Nearly every foolish, selfish, and destructive choice has been rationalized by these five words; I deserve to be happy. Those words are trumpeted like a battle cry from the carnal mind that desperately wishes to charge into some action to satiate one temporal appetite or another. One can almost hear the tempter whisper, “You worked hard today, you deserve this inebriation… again,” or “You feel neglected, you deserve an evening of pornographic indulgence or perhaps even an adulterous affair,” or “You had a rough week (or life), surely you deserve this particular vice.” Now, before you slam your coffee cup down and march out in feigned offense, allow me to refresh that mug and do me the kindness of hearing me out.
Let us begin by pointing out that it is a rather egotistical proclamation to make of oneself to declare, “I deserve to be happy.” The implication is that one has somehow earned happiness and is now, in fact, owed happiness. There are people in the world of whom I might say, “They deserve to be happy.” Such individuals would typically be of the sort who, through a lifetime of sacrifice, have unselfishly served others. Of course, the kind of person I’m referring to has likely already found happiness in their service. So, while I might say that someone of exceptional service to their fellow man deserves to be happy, I would never claim such a mantle for myself.
Please do not misunderstand me. I want to be happy. I would prefer to be happy. Even the Declaration of Independence recognizes the right of every individual to be free to pursue happiness, but to demand that I deserve it is quite another thing.
Why would one believe they deserve to be happy? Perhaps they have done some good deeds. To that I say, “So what?” If your deeds were done so that you may reward yourself then it can hardly be said any longer that they are good. Perhaps the individual has experienced hardships in life. However, everyone has experienced some sort of hardships in life. We live in a broken world. Hardships are part of life (even Jesus Christ, who lived a perfect life, was betrayed and crucified), but they don’t automatically qualify us for deserved happiness. Perhaps the deserving is based on the belief by the individual that they are a good person. In response to that I ask, by whose standard are you good and therefore deserving of happiness?
Now, I do not wish to belabor the point of deserving happiness, because God offers us joy everlasting in His presence as a gift. However, that is not a gift of a carefree life here in this fallen world. (Again, I refer you to the crucifixion of Jesus Christ.) Therein lies the root of the “I deserve to be happy” mantra; the search is for something, anything, to make us happy now. Therefore, caution is often thrown to the wind and we rush in where angels fear to trod without thought of consequences that assuredly await down the path. The happiness that is so often sought after in this scenario is a fast, but fleeting, happiness.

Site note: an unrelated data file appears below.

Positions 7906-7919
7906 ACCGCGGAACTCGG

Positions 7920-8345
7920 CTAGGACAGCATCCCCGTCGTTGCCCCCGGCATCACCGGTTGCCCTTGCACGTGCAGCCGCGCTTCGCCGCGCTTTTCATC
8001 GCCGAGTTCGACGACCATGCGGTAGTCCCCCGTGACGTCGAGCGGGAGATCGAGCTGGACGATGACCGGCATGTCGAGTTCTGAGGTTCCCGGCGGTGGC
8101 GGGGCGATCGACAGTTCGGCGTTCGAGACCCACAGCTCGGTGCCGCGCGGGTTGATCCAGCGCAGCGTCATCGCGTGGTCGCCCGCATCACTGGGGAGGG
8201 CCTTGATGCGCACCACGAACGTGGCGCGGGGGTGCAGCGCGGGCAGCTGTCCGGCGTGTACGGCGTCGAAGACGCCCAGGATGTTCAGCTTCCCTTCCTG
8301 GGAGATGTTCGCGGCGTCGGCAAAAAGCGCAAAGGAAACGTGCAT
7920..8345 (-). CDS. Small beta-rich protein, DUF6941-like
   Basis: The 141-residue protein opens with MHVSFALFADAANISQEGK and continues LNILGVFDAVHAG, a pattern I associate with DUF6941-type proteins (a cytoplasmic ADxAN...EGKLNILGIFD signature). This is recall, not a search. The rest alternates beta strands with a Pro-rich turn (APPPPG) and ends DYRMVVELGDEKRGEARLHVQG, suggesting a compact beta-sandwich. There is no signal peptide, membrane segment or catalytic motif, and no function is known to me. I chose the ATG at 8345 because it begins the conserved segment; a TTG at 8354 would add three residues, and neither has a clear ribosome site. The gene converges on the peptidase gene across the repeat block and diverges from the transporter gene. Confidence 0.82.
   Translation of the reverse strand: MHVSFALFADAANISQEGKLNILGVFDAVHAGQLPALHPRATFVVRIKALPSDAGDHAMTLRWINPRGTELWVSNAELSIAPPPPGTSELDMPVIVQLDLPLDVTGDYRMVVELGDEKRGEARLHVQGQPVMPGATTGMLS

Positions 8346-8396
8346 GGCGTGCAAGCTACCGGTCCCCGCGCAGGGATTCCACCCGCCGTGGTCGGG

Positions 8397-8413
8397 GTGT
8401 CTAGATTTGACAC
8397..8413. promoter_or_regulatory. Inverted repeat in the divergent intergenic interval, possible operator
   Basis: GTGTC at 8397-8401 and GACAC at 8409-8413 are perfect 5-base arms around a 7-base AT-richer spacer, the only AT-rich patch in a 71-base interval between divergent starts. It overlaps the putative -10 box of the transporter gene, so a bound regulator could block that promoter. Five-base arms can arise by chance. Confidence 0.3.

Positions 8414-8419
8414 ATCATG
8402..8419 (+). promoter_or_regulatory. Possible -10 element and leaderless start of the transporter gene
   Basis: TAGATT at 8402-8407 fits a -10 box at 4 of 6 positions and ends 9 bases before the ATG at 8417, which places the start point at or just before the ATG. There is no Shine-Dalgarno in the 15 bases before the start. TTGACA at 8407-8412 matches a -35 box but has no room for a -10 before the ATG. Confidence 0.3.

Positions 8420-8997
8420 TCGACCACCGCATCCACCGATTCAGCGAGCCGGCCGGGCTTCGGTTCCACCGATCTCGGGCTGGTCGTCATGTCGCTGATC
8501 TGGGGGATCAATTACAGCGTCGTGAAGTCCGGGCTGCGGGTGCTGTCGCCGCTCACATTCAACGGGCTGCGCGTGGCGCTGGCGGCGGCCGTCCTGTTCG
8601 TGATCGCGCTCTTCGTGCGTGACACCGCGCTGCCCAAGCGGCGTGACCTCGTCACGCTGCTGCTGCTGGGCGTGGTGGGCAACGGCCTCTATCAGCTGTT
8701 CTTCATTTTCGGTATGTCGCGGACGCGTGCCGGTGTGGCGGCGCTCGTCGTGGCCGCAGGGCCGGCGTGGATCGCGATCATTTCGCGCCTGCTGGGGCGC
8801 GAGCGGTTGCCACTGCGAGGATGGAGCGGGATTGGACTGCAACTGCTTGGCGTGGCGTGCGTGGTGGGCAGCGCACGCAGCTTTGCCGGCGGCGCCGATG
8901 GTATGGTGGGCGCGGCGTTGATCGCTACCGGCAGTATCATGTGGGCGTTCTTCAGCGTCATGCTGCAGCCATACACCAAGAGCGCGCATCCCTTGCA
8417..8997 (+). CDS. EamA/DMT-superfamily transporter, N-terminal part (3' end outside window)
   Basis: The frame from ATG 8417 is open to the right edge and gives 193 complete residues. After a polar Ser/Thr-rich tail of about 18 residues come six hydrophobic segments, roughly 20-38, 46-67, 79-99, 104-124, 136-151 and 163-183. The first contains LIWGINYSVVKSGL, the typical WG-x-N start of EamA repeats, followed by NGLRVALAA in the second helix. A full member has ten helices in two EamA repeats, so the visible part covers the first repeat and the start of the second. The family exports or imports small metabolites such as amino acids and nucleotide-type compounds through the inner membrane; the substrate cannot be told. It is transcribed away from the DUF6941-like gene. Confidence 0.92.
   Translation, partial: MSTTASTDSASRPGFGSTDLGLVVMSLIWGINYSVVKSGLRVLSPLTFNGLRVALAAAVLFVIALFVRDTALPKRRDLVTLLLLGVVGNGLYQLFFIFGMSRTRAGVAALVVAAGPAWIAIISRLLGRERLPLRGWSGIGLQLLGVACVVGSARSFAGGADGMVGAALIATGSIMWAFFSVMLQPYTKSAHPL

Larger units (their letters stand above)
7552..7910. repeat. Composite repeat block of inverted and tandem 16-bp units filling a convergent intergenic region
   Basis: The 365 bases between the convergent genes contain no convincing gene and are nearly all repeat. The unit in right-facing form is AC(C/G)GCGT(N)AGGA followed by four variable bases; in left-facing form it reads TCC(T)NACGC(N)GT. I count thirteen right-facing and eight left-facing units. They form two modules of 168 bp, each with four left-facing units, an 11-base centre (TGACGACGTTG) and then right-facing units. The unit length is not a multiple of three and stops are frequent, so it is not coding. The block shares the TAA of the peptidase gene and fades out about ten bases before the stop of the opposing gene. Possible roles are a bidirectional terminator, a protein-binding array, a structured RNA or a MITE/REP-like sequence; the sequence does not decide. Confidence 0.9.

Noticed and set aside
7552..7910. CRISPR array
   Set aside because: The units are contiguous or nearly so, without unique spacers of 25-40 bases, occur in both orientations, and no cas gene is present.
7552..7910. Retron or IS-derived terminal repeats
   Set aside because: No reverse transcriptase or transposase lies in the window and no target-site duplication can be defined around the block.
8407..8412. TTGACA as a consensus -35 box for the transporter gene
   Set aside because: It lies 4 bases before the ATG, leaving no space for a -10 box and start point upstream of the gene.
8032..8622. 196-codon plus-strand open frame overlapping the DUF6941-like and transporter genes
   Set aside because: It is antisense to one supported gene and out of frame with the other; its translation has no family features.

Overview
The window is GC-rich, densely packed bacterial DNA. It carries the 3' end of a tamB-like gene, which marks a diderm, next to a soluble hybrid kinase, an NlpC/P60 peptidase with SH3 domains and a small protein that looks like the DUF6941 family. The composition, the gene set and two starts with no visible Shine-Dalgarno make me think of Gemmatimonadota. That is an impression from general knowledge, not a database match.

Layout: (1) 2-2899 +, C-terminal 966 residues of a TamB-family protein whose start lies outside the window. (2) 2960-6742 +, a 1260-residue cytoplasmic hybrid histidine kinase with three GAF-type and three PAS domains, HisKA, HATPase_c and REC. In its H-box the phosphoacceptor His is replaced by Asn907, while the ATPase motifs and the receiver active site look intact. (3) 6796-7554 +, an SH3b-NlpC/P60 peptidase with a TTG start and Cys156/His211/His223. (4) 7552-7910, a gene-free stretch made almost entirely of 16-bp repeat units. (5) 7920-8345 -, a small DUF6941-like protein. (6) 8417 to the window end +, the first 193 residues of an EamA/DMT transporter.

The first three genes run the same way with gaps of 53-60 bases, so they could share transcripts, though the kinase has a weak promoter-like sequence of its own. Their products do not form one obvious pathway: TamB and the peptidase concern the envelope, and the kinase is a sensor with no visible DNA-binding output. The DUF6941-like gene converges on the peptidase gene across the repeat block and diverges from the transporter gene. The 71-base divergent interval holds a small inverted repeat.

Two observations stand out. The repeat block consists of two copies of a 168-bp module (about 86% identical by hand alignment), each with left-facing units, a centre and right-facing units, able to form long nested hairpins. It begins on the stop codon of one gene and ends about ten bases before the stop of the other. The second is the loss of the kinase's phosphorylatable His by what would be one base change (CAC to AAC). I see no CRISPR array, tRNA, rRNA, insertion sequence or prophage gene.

The glaring issue with this expedient and easy happiness resides in that particular object or person we have placed the burden upon to make us happy. The hard truth is this; if you need something or someone to make you happy, then your happiness is an illusion. It is a mirage, albeit a convincing one for a time, that will eventually let one down and be exposed for its true nature. When that happens, the individual is then brought to a crossroads; either admit they were foolish and forsake this path or stubbornly press ahead in order to save face.
Any disciple of Christ worth their salt will tell you that there is a difference between happiness and joy. Happiness is conditional. A certain set of circumstances is required to make one happy and once those conditions change, so does one’s mood. Joy, however, can exist regardless of outside forces; sometimes even in defiance of them!
In the sixteenth chapter of the Book of Acts, we find the Apostle Paul and his fellow minister, Silas, being mistreated and hated. These two good men who performed many good deeds and had suffered many hardships were beaten and thrown into prison. Acts 16:23-25 reads, “23 And when they had laid many stripes on them, they threw them into prison, commanding the jailer to keep them securely. 24 Having received such a charge, he put them into the inner prison and fastened their feet in the stocks.25 But at midnight Paul and Silas were praying and singing hymns to God, and the prisoners were listening to them.” Now, considering the treatment they just received, one would be hard-pressed to argue that Paul and Silas were happy. Conditions would not allow that. What we can recognize is that they had joy; joy that manifested regardless of current conditions.
When it comes down to it, the question is not one of deserving, but of wanting. Therefore, what is it that you want? Do you want to continually pursue happiness rooted in conditions which will eventually change and inevitably leave you empty and dry (not to mention the collateral damage that such pursuits sometimes leave in their wake)? Or, do you want joy which will be present even when conditions cannot make you happy? There is a peace and a freedom that comes with that joy that mere happiness will never provide for you. I dare say that your choice between these two avenues will most likely be decided based on your level of stubbornness vs. you level of humility.
I leave you with this quote to contemplate from C. S. Lewis, “Human history – money, poverty, ambition, war, prostitution, classes, empires, slavery – the long terrible story of man trying to find something other than God which will make him happy.”
Until next time, may your coffee and contemplations be rich and fulfilling.